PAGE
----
Enjoying the water on your vessel of choice is one of the purest and most satisfying pleasures any person could ever hope to enjoy.
But, as every good sailor knows, even the most innocent looking water can quickly become deadly if the circumstances turn against you.
There’s no reason in the world you should ever be prevented from boating, it’s more than just a hobby, the sea water soon begins to run through your veins to the point you can never see a time in your life you didn’t do it.
To make sure however that you get the safest enjoyment possible, always make sure that you have access to the following items on your boat. They should be stored securely, and somewhere you can lay your hands on them easily in the case of an emergency either befalling you or someone you encounter.
This is far from an exhaustive list of marine safety products; however, these can be considered the bare essentials to make your journey as safe and as rewarding as possible.
The Personal Flotation Device is certainly one of the most essential things you can carry, we have long since understood the dangers of going into the water without some sort of flotation aid. However, it’s not quite as simple as that.
The right PFD for you will depend on your craft and the type of water you will be sailing in. For example, if you’re sailing in a cold sea, you’ll need something much more substantial than you will need just dawdling around a warm marina.
There must be a PFD for every person you intend to have aboard your vessel, and they must be fit for purpose and stored securely. Run regular drills to make sure all of your passengers know how to operate them properly, as in an emergency “the obvious” is anything but.
This is where a little personal research is going to come into play on your part, as different coastal laws require different levels of standard equipment for different vessels. Check with your local coastguard what you’re legally obliged to carry and what they recommend.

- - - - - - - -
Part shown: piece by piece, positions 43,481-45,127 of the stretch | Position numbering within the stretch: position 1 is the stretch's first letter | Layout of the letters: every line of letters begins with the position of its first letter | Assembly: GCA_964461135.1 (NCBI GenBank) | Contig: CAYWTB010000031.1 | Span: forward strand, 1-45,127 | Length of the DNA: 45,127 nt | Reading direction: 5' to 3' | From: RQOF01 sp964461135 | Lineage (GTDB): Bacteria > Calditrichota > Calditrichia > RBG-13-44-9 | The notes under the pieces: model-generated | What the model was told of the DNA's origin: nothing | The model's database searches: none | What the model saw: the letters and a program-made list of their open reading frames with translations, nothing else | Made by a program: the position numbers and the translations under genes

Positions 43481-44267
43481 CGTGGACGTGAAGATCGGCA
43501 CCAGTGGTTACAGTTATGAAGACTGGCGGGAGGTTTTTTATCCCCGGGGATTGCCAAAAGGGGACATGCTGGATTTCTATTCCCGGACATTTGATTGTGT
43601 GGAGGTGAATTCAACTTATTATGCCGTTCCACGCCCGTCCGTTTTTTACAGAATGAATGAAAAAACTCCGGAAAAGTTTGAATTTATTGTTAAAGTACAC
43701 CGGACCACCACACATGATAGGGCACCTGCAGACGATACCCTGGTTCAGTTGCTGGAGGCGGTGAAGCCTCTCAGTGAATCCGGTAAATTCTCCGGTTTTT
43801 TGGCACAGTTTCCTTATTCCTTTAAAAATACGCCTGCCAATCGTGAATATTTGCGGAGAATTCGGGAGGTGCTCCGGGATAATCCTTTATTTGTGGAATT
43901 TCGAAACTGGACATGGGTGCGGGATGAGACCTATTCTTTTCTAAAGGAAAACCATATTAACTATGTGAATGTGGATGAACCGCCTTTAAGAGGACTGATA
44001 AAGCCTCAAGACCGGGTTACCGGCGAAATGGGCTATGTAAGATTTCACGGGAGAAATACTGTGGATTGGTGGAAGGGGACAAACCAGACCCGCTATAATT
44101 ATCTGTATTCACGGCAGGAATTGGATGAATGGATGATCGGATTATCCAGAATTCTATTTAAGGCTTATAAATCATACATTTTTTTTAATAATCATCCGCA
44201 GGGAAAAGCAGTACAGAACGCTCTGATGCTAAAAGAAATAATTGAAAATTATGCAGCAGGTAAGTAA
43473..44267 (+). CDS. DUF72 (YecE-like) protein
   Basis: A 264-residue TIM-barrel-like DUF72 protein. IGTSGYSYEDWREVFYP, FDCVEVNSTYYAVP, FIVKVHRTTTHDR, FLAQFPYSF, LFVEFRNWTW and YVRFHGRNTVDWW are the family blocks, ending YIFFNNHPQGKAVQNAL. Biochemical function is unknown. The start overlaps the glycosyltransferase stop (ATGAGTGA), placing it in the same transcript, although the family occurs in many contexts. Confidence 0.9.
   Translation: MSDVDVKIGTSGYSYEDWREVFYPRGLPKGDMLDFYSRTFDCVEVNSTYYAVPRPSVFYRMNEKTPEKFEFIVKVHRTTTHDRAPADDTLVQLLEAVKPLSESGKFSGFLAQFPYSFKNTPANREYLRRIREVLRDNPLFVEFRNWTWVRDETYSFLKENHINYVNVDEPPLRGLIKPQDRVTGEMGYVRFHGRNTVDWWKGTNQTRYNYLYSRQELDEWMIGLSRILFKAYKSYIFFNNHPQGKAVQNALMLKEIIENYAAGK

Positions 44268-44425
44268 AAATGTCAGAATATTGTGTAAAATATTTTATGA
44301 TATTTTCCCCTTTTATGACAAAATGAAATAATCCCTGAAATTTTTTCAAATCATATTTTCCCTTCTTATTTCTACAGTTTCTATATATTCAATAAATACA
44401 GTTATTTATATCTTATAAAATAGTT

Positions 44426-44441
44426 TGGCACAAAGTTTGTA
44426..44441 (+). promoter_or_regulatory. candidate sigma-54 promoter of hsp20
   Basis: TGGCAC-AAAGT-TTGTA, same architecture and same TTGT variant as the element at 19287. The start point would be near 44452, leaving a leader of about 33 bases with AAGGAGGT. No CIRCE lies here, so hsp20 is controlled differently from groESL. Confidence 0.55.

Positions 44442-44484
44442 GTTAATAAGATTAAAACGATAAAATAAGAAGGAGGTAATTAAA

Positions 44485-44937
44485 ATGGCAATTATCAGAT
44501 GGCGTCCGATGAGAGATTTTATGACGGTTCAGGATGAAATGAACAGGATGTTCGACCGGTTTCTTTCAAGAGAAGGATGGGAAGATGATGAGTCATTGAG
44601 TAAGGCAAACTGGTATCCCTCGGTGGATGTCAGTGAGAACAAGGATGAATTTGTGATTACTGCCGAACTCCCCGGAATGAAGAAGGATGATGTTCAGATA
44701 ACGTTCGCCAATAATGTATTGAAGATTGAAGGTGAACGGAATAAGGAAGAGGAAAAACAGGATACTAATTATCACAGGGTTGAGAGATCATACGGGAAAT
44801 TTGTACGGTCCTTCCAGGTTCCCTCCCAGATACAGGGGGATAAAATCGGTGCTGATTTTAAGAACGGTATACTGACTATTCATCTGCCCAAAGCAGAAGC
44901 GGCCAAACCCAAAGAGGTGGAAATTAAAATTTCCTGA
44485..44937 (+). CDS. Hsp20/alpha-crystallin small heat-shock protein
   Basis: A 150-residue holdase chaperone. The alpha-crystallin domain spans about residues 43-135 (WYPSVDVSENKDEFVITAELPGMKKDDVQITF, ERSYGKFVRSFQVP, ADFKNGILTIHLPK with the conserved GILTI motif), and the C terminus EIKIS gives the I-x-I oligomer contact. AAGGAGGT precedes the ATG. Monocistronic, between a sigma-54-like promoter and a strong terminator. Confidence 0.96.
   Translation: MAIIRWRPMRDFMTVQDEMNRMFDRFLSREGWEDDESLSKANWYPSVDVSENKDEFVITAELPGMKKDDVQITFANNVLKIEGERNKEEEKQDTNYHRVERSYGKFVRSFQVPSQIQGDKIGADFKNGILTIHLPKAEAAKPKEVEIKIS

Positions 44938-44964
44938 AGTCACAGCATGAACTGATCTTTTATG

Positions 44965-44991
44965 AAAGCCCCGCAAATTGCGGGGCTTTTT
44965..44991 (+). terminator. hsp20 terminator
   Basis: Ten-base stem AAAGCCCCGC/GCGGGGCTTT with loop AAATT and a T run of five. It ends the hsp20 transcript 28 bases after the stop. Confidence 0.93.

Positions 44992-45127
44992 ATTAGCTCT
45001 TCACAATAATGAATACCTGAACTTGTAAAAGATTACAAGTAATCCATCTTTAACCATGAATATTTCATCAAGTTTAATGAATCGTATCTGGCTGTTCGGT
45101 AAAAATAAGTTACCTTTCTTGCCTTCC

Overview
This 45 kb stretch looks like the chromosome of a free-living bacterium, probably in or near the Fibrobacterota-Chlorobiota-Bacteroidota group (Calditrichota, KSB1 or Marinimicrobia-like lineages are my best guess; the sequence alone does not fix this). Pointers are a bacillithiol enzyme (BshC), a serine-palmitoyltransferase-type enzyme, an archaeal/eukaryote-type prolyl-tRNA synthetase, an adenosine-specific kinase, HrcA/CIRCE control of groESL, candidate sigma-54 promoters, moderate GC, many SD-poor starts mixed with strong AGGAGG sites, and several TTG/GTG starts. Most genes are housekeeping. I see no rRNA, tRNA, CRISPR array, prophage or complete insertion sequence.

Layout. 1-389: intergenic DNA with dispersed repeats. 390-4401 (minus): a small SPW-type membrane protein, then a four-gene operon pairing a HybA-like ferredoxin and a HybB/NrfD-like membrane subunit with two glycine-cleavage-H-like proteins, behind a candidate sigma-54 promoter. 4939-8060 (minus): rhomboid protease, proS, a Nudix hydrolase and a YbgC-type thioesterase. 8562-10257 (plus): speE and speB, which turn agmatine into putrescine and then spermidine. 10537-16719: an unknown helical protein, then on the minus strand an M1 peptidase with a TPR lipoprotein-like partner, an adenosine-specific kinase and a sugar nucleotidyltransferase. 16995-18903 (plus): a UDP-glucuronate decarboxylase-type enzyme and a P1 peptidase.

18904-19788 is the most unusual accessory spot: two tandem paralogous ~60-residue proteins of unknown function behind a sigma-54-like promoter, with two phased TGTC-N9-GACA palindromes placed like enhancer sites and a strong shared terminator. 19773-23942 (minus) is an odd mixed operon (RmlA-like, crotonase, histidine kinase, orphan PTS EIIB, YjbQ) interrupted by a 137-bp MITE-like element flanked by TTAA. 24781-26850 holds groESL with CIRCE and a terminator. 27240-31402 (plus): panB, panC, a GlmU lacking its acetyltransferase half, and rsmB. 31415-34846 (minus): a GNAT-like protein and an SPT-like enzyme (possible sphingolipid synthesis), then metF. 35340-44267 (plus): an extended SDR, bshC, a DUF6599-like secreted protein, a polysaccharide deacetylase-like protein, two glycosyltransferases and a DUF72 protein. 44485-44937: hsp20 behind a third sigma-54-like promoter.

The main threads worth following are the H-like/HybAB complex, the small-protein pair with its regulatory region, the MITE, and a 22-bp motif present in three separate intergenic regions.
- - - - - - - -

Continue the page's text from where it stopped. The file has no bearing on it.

Broadly speaking it’ll consist of, at its most base level, a whistle, air horn, and flares. Electronic equipment can fail so it’s beyond essential that you have a way to communicate with other vessels should you need to.
Many people forget that these items often have a “best before” date on them, so be sure to regularly check and replace your equipment as necessary. It might seem a chore, but one day you might need them and when you do you’ll want them to work properly.
You never know what you’re going to encounter, even on a stretch of water you know like the back of your hand. So, think about the things you might need to survive, after all when you’ve sent the signal for rescue you will need to wait for it to arrive.
This can consist of a well-stocked first aid kit, safety blankets, fresh drinking water, and if possible some waterproof MRE supplies. If you’re in the sea, the salt of the water and the air around you can cause dehydration quicker than most account for.
Some other essentials for your first aid kit would include a pair of scissors to cut bandages and dressings if need be, and ideally a tube of sunscreen which has not expired. Account for all eventualities and you’ll never be caught off guard.
When it works, electronic navigation systems are a true wonder, but they’re not utterly reliable. The equipment itself can become damaged, weather conditions can interrupt signals, and readings can be false.
This is why it’s never a bad plan to have some paper backups if possible. Some waterproof charts and a good old-fashioned compass can make the difference when you’re alone in the water and wondering which way is to shore.
Just having charts is not enough however, it’s essential you understand how to read them accurately if they’re going to be of any help to you.